amputated; females stabbed because they could not work, others with their tongues shattered by the harness and some animals with their tails burned as a "stimulus" so they could get up to continue their exhausting tasks. During his tenure, Bonfim explored a project that provided shelters for these poor mistreated beasts of burden. But the lack of budgetary provisions left these plans on paper.

The majority of people do not agree to such atrocities. Nor with the precarious conditions - socially speaking  of the people who treat their animals in this manner.. Generally these are people in need of financial resources, training and information about legislation or any kind of "progress" that that can lead to  sustainable growth and social justice.

For the 2014 World Cup is really a promising event and generator of progress, we must think of the benefits for the city and the entire population. And that includes in the agenda of the World Cup, the definition of serious and disciplinary rules for the use of animals as beasts of burden. Or maybe, at best, eliminate it completely, giving better conditions for survival for both humans and for animals that deserve our respect.

Article published in "Tribuna do Norte" in 10/27/10


Link to the article:



By Sheyla Azevedo

One day, when I was producing journalism content for TV in 2006, I was crossing the Igapó Bridge when all of a sudden came a horse, agonizing at the edge of that “iron dinosaur”. Visibly mistreated, thirsty, starving and full of wounds, the animal even had energy to stand up. It only stared firmly at us, as if asking the reason for so much cruelty and abandonment. There was not much to do and I left sad and desolated because I had no means to relieve such suffering, either understanding what takes a human being to do that with another creature.

More than four years has passed by and some sections of the city vibrate and exhort to the real possibility of Natal coming to be one of the 12 headquarters to 2014 FIFA World Cup. This decision is going to place Rio Grande do Norte’s State in the route of the definitive and promissing progress. An amount around R$ 6 billion is planned for infrastructure and urban mobility works, with the right to controversies from whom is the paternity and maternity of this “conquest” or if the Machadao Stadium should or should’t be demolished. Besides other promises like the comments on professional formation, with the right to “twist the tongue” on the vernacular “to be or not to be”, among other plans.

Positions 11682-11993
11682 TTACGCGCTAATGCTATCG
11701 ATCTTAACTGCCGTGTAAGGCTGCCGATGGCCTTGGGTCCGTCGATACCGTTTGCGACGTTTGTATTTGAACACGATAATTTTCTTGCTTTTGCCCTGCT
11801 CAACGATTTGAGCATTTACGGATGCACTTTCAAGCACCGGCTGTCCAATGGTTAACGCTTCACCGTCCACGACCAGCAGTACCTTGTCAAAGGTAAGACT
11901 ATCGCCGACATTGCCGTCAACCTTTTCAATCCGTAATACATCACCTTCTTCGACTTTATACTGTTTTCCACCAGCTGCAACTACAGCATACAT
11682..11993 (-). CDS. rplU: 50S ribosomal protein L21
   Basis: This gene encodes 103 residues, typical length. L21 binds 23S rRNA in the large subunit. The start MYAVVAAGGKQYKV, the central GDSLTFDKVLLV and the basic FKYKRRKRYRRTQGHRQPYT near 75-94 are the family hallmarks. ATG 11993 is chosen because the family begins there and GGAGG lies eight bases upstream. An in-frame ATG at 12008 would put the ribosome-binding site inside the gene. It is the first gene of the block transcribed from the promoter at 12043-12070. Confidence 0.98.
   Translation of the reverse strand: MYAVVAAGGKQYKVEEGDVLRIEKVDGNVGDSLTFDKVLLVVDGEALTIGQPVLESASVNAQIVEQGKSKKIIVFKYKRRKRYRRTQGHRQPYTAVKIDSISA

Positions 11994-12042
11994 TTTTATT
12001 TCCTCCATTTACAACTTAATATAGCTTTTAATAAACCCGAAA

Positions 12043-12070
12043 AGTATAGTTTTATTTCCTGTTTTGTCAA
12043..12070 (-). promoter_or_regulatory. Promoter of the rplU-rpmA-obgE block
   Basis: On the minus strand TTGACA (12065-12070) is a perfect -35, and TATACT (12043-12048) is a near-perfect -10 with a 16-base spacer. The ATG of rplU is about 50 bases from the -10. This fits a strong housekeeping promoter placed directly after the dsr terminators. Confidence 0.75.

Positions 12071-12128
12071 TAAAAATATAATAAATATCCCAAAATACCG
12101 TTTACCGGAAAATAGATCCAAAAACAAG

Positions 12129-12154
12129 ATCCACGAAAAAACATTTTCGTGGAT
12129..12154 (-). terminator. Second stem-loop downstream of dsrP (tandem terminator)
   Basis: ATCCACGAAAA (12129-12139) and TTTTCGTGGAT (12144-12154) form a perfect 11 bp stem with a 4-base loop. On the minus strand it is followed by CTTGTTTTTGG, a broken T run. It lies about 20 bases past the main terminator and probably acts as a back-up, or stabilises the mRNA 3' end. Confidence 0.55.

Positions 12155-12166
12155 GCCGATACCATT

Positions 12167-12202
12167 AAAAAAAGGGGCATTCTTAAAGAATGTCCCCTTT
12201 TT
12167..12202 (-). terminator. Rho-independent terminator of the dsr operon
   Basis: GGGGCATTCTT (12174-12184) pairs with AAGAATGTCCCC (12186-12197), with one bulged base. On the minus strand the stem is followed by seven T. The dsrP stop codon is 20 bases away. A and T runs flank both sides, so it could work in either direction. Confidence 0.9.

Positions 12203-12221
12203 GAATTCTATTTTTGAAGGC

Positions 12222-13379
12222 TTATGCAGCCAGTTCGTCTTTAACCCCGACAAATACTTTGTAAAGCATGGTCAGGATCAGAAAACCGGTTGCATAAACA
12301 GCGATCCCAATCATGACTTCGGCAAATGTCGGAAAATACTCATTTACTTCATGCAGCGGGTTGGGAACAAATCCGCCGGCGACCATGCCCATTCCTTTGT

Then, confronting that scene of no more than four years ago with the ones that are current in 2010 - of traction animals still being used in coaches that circulate in the city corridors from which a good part of them is visibly mistreated by their “owners” - carrying weight (like garbage from building sites, for instance) beyond the animals physical capacities, while whipped or worse things, I imagine what would think thousands of tourists that should arrive on the “province” during the World Cup 2014 and - who knows even among them, members from the Official Commission – if they saw the same scene? What kind of progress and urban mobility are those that doesn't foresee the discipline or - for the good of all - extinction of such an activity that’s not good for animals, nor for the coachmen, usually poor men with no professional qualification? I wonder if there’s some rich coachmen, with a good life, health insurance or paying school for their children. We are before a social and serious problem and it needs an urgent care. 

Public and sanitary authorities, along with the good will from some Non-Governmental Organizations, need urgently to think on this subject. To make worth effective laws, to create other and, mainly, to generate a budget endowment to solve those that are also the most important urban challenges for a city considered modern, intending to base a World Cup.

Article published in the "Novo Jornal" in 10/15/10


Sheyla Azevedo - azevedo.sheyla@gmail.com

Other articles published in local newspapers about this: